YWCA presented dozens of decorated T-shirts to raise awareness about sexual assault.
Bright shirts pinned to clotheslines billowed in the wind, catching the eyes of students passing by the Friendship Walk at 11 a.m. Wednesday. The vibrant colors created a juxtaposition with the severity of their messages — to start a conversation about gender-based and sexual violence. The Clothesline Project was brought to Cal State Long Beach by Young Women’s Christian Association, the Greater Los Angeles Sexual Assault and Crisis Services and the Women’s Gender and Equity Center. The clothes hanging were meant to represent survivors of sexual and gender-based violence. Only a couple of yards away from the clothesline, Jose Espinoza and Andres Cortez stood silently holding pro-life posters, the only participants of a “Pro-Life Walkout” scheduled at the same time and same area as the Clothesline Project. The protestors declined to comment. According to Pam Rayburn, coordinator for the Women’s and Gender Equity Center, the event is staged every year for victims of assault to reclaim their voice. “The Clothesline Project...is a display of people who have been affected by a gender-based violence and sexual assault,” Rayburn said. “April is Sexual Assault Awareness Month and that’s why we bring this to campus. ” According to Jacqueline Urtez, a sexual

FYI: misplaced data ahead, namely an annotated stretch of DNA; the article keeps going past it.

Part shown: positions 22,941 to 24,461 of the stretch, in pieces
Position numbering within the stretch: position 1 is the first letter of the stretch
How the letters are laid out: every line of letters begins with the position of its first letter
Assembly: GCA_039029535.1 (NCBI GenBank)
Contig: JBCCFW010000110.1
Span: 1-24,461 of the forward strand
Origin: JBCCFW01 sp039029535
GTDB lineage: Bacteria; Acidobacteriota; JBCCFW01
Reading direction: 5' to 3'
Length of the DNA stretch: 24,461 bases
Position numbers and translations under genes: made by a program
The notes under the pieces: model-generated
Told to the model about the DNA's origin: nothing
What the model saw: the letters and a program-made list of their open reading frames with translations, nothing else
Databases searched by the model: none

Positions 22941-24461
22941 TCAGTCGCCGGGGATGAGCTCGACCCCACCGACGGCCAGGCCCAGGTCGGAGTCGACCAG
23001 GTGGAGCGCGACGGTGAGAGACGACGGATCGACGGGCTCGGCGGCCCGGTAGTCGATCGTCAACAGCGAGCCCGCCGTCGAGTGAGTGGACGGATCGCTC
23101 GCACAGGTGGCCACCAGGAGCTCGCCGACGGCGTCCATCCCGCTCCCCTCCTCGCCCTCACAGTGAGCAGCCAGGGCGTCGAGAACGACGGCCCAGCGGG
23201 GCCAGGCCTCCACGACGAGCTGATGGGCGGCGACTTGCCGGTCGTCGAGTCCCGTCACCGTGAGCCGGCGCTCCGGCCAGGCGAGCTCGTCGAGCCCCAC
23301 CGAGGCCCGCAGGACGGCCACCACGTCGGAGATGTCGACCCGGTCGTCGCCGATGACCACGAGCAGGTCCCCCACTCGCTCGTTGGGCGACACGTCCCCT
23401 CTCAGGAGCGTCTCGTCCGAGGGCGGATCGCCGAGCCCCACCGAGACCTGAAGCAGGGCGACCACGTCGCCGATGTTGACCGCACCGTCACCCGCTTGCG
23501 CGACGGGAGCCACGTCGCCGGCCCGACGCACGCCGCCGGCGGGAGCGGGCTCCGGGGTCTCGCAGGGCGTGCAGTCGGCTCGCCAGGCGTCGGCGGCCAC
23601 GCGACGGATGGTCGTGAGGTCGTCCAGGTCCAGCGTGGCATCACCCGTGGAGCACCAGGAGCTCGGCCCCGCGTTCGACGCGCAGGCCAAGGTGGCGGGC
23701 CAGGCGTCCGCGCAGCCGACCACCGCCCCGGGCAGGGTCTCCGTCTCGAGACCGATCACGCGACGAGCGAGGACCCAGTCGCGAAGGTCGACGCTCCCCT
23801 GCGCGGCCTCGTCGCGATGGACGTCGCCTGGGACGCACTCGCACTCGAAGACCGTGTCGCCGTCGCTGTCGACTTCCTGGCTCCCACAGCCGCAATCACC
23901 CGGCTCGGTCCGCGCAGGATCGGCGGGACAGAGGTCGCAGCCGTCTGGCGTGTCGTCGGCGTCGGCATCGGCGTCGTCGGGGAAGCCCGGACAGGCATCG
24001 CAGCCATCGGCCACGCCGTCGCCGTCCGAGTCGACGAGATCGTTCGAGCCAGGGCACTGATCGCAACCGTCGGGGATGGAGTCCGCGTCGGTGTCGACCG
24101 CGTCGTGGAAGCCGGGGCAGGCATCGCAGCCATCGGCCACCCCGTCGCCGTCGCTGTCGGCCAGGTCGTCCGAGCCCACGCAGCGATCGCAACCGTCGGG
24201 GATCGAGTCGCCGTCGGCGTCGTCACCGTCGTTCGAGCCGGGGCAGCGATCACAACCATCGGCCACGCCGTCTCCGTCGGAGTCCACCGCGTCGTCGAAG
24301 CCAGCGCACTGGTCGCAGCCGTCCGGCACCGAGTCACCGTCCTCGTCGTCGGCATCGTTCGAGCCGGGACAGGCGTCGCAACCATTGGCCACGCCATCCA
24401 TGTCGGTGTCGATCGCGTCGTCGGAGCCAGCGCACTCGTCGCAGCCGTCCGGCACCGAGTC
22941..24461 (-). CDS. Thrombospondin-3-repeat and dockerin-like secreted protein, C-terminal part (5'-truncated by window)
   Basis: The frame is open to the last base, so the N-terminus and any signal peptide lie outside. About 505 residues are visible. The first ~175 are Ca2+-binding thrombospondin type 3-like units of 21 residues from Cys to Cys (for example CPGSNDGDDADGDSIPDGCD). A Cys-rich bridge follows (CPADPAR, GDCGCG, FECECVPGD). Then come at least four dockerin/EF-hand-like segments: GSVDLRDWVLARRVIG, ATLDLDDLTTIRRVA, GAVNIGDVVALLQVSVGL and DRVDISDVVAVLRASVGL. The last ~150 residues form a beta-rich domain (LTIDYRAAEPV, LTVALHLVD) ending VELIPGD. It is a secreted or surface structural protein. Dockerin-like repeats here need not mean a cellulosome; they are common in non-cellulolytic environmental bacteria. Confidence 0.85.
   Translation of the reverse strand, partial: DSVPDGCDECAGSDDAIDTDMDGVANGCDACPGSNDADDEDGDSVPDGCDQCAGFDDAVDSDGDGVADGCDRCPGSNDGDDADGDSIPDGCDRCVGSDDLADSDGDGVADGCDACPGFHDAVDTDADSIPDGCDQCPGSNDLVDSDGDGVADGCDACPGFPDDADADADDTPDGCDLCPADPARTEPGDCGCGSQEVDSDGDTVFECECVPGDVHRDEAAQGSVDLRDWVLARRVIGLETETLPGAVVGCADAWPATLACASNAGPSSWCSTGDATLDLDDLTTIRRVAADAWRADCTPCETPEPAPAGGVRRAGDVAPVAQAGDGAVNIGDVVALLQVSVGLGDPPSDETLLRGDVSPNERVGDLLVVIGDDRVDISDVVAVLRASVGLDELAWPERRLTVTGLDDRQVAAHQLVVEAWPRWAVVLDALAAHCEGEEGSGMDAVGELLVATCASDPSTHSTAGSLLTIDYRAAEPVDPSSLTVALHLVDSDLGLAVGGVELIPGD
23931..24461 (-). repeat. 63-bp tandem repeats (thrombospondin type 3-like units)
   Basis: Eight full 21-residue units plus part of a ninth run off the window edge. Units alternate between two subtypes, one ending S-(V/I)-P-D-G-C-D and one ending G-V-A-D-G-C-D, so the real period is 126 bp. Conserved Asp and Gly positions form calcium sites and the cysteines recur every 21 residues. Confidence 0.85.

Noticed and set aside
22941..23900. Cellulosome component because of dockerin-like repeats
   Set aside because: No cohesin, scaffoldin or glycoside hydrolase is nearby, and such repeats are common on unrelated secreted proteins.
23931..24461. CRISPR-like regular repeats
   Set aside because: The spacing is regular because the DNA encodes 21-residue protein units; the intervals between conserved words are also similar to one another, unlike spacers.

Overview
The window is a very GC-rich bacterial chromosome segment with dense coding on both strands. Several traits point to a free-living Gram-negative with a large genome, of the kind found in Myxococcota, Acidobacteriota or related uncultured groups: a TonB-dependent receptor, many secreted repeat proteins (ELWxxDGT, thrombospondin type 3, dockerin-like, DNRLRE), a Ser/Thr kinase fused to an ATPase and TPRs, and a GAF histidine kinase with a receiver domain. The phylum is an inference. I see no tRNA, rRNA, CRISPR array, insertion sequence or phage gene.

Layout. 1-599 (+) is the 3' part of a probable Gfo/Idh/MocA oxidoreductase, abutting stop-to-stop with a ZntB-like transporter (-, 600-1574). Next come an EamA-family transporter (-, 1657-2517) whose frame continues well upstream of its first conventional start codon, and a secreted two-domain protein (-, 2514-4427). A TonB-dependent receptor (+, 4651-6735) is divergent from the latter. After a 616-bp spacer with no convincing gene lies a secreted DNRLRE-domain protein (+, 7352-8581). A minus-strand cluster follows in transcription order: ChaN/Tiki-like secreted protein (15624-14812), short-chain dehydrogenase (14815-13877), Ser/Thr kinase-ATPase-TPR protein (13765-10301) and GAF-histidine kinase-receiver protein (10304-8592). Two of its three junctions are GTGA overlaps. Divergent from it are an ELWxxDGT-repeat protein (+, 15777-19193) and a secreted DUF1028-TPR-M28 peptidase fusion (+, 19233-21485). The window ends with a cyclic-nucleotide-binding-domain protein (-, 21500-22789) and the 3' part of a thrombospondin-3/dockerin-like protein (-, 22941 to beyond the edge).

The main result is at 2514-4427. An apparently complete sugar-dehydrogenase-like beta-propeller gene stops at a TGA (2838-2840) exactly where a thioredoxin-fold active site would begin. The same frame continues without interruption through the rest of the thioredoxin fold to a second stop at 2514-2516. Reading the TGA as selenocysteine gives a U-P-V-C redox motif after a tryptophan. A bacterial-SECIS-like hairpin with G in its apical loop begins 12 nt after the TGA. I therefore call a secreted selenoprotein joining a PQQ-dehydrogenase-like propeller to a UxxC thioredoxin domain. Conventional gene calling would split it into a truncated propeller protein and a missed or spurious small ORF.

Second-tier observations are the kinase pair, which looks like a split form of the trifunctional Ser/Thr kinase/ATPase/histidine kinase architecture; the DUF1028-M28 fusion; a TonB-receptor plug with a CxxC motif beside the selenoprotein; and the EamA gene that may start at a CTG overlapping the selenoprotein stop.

Students artistically expressed their experiences with sexual or gender-based violence on T-shirts and then hung them on a clothesline for all to see as part of Wednesday’s Clothesline Project event. Lines of colorful shirts hung beneath a bright, sunny sky, revealing stories of rape, incest and assault. The clothesline display was the centerpiece of the Break the Silence Fair, held in honor of Sexual Assault Awareness Month. Cal State Long Beach students flocked to the tables set up by the Speaker’s Platform to paint words and drawings on tees, learn to prevent and recover from assault and listen to speakers. “When we do [the Clothesline Project], we make other campuses want to join in,” said psychology junior Katherine Swanee, who was volunteering at the event as part of her service-learning project. She became passionate about helping women after taking a women's studies course in a previous semester. “[The project] helps people open up about [their experiences],” Swanee said. “Many are afraid to speak out, talk about it. It’s kinda taboo. It happens a lot more than we think it does. It’s eye-opening to people who haven’t personally experienced it and it helps those personally affected think of themselves as a